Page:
Over the years I have fired many clients, both before the job and during the job.

    I have also worked for many attorney types without problems. I always ask my clients what they do for a living. If they say atty, I then ask them what kind.

    I think there are people out there that have in mind they are going to try to sue someone after the fact and get something for nothing. Last year I gave back fees to a couple, that I'm sure had it planned all along. Of course, I didn't have any warning signs before hand.

    The wife was at the inspection, was nice as can be, even gave me a hug. I probably saved them a few thousand dollars in the stuff I found. They move in, and I get a call from the husband (never met him).

    Seems he found signs of past water in the crawlspace (noted and had two photos in the report). I came back with a copy of my report in hand and showed him where I had called out the stains. He then told me I didn't catch the exposed electrical wires in the yard. I told him that when I was there for the inspection, there was an above ground pool installed, and that conduit was attached to the pump, and someone had removed the pool and pump.
    He then took me back to the crawlspace and showed me a 3" section of sill plate that had a little rot or damage to the top 1/2".

    Yep, I missed that part. One, because it was it was hidden by the floor insulation, and two, it was in a part that I hadn't moved the insulation to inspect. Now I had moved the insulation away in a dozen or more places, and hadn't found any problems. He must have gone in there and probed every inch of every board until he found a spot.

    I told him first off that the board had very little damage and was not likely going to cause any problems (the house was 40 years old). He wanted no part of that. So then I told him that I would have a contractor come over and replace that short section of sill plate. He then said he wanted the entire sill plate to be replaced, and almost in the same breath, he mentioned the part in my contract where he gets his money back. I then knew what was really going on.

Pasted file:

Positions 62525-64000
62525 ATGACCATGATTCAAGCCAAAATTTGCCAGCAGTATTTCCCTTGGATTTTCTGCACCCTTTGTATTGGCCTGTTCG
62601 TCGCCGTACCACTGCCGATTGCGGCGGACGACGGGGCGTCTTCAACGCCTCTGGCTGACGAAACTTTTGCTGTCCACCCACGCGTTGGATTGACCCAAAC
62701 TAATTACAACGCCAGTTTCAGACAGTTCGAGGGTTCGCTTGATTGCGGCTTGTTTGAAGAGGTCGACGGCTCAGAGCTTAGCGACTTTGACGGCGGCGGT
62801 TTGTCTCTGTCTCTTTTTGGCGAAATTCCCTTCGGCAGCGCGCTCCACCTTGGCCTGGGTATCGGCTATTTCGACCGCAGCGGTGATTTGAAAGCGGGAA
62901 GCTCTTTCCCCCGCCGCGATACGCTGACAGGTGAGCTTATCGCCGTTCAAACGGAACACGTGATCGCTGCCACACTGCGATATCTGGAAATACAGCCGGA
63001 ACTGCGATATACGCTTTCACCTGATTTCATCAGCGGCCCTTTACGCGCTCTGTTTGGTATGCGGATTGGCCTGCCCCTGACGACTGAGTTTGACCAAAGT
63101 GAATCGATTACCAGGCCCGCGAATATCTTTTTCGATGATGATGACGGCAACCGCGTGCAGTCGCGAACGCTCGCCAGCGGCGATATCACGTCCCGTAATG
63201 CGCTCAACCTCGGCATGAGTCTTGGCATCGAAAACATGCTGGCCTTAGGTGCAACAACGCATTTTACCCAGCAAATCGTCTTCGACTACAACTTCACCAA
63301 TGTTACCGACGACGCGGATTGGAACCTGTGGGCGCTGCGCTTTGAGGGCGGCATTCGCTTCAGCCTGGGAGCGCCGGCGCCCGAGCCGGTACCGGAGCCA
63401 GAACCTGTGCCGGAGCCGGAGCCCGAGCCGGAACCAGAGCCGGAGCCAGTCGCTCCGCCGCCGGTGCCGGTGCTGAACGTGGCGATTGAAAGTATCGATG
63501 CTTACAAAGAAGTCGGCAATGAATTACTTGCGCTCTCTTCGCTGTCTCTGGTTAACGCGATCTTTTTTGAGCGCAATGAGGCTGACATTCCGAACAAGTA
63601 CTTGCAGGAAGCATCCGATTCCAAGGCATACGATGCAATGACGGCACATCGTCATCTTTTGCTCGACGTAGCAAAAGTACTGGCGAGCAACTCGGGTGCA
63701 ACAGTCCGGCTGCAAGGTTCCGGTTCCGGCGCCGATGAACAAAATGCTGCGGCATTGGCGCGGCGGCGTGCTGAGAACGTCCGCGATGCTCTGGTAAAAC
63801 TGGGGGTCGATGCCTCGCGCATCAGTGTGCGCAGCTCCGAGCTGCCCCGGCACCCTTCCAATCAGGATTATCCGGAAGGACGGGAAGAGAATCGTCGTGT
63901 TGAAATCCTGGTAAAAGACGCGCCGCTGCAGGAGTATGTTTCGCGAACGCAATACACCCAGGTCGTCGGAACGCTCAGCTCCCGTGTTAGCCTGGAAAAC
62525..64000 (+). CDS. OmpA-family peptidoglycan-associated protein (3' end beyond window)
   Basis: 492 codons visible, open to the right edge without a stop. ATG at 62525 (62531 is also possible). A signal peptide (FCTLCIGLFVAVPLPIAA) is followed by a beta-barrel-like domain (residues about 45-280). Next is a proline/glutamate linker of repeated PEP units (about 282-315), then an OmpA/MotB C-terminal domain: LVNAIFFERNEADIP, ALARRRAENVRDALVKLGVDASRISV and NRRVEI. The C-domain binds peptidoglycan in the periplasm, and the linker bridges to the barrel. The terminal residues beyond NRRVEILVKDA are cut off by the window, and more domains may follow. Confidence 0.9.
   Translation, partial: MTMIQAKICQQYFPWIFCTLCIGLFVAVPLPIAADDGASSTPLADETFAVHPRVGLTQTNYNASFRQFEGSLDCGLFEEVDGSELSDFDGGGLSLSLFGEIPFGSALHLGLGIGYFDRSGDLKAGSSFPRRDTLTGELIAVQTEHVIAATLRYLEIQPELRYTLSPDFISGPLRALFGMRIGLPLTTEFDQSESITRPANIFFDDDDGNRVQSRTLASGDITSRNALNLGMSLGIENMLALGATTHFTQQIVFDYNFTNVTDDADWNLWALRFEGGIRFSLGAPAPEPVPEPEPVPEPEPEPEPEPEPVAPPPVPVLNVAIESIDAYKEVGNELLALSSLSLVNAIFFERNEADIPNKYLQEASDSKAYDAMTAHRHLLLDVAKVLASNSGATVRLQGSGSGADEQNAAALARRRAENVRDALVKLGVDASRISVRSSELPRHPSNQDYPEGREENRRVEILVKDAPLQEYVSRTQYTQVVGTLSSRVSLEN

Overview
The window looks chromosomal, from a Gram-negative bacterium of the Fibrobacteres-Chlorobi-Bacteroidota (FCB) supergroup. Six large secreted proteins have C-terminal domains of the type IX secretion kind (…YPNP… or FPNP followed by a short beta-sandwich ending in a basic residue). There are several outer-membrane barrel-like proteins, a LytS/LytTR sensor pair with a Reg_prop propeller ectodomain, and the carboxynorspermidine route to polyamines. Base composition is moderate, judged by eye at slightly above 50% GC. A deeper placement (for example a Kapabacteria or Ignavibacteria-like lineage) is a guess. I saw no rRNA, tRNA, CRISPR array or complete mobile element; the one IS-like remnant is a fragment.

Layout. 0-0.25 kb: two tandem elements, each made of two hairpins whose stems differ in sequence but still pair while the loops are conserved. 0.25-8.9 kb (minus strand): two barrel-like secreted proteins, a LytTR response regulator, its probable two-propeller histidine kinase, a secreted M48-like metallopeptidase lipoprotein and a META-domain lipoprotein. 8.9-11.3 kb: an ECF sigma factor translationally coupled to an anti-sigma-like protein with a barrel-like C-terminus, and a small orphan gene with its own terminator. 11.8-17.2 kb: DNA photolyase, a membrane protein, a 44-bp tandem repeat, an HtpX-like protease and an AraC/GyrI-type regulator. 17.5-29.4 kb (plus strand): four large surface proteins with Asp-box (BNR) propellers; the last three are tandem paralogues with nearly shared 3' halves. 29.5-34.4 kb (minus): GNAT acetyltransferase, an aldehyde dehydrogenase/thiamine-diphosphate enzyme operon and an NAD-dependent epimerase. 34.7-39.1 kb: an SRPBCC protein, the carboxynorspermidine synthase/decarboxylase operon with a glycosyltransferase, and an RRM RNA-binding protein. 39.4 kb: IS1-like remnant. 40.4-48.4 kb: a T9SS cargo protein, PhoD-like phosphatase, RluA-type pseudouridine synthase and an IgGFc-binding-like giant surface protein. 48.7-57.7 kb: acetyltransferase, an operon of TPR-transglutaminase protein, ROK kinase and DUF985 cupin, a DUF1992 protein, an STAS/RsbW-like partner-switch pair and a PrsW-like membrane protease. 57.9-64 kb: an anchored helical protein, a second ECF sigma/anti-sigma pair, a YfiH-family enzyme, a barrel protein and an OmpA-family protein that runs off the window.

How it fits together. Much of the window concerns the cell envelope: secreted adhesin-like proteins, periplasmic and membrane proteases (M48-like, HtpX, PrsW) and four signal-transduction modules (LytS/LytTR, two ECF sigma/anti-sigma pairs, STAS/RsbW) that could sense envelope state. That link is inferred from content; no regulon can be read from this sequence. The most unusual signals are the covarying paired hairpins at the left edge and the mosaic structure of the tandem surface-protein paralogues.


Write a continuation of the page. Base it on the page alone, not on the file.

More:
I went to my truck and got my already prepared release form and check and gave it to him. I always have it ready when I go to a call back. I have no doubt he had planned it from the start. Of course, I didn't have a clue before hand, I had never met him.

    We all live an learn.
    JF


  16. #16
    Aaron Miller's Avatar
    Aaron Miller Guest

    Default Re: Running from a good question

    Quote Originally Posted by Jerry McCarthy View Post
    If that was the first question asked I would have answered, "never happened and I also walk on water and turn it into wine when the occasion calls for it, have a nice day." That question is akin to the dreaded, “do you carry E&O insurance?” During a full length Q & A conversation with a prospective client I wouldn't mind it then as the client is just being diligent, which is their right and I’d ask the same things before retaining a professional property inspector.
    LCJ:

    Agreed. Just had one yesterday. First thing out of his mouth was "do you carry E&O insurance". Though our new phones come equipped with cameras and computers and such, they will still not allow you to reach out and touch someone like this. You know, the way he needs to be touched - RIGHT UPSIDE HIS HEAD!

    So I, as usual, explain to the guy that E&O is only there for my protection and provides me with an attorney should he decide to do something so profoundly stupid as to sue me, and oh, by the way, are you planning to sue me? "Well, no, I'm just trying to protect myself." So, I said that the best way to do that is to find the most qualified inspector in town, which would be me. However, since we started off on the wrong foot would you mind calling XYZ Inspection Company (the actual name changes as I receive $150 inspection offers in my email or read their 8-page reports) instead? They are really hurting for business.

    And yes, I keep a list of these morons and check them off each time I refer them, just to be fair . . .

    Aaron